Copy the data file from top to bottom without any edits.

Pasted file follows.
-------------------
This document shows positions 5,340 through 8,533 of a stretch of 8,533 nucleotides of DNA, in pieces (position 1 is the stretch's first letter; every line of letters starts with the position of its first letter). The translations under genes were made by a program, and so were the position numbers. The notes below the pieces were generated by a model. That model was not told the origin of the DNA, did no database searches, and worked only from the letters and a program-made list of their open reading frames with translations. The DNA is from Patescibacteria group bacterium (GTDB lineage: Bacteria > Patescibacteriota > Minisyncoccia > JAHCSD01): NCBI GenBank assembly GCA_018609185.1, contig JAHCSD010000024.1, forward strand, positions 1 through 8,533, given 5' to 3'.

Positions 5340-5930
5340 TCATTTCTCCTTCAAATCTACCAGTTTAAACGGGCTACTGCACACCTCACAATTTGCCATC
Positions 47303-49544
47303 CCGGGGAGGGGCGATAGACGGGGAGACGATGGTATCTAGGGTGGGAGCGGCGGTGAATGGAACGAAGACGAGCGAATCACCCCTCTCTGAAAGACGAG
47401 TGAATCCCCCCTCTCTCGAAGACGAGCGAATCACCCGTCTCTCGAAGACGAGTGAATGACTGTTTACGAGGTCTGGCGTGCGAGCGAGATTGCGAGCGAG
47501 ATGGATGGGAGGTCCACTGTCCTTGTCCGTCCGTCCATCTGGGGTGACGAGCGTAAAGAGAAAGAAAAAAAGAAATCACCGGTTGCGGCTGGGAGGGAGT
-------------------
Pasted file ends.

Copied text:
This document shows positions 5,340 through 8,533 of a stretch of 8,533 nucleotides of DNA, in pieces (position 1 is the stretch's first letter; every line of letters starts with the position of its first letter). The translations under genes were made by a program, and so were the position numbers. The notes below the pieces were generated by a model. That model was not told the origin of the DNA, did no database searches, and worked only from the letters and a program-made list of their open reading frames with translations. The DNA is from Patescibacteria group bacterium (GTDB lineage: Bacteria > Patescibacteriota > Minisyncoccia > JAHCSD01): NCBI GenBank assembly GCA_018609185.1, contig JAHCSD010000024.1, forward strand, positions 1 through 8,533, given 5' to 3'.

Positions 5340-5930
5340 TCATTTCTCCTTCAAATCTACCAGTTTAAACGGGCTACTGCACACCTCACAATTTGCCATC
Positions 47303-49544
47303 CCGGGGAGGGGCGATAGACGGGGAGACGATGGTATCTAGGGTGGGAGCGGCGGTGAATGGAACGAAGACGAGCGAATCACCCCTCTCTGAAAGACGAG
47401 TGAATCCCCCCTCTCTCGAAGACGAGCGAATCACCCGTCTCTCGAAGACGAGTGAATGACTGTTTACGAGGTCTGGCGTGCGAGCGAGATTGCGAGCGAG
47501 ATGGATGGGAGGTCCACTGTCCTTGTCCGTCCGTCCATCTGGGGTGACGAGCGTAAAGAGAAAGAAAAAAAGAAATCACCGGTTGCGGCTGGGAGGGAGT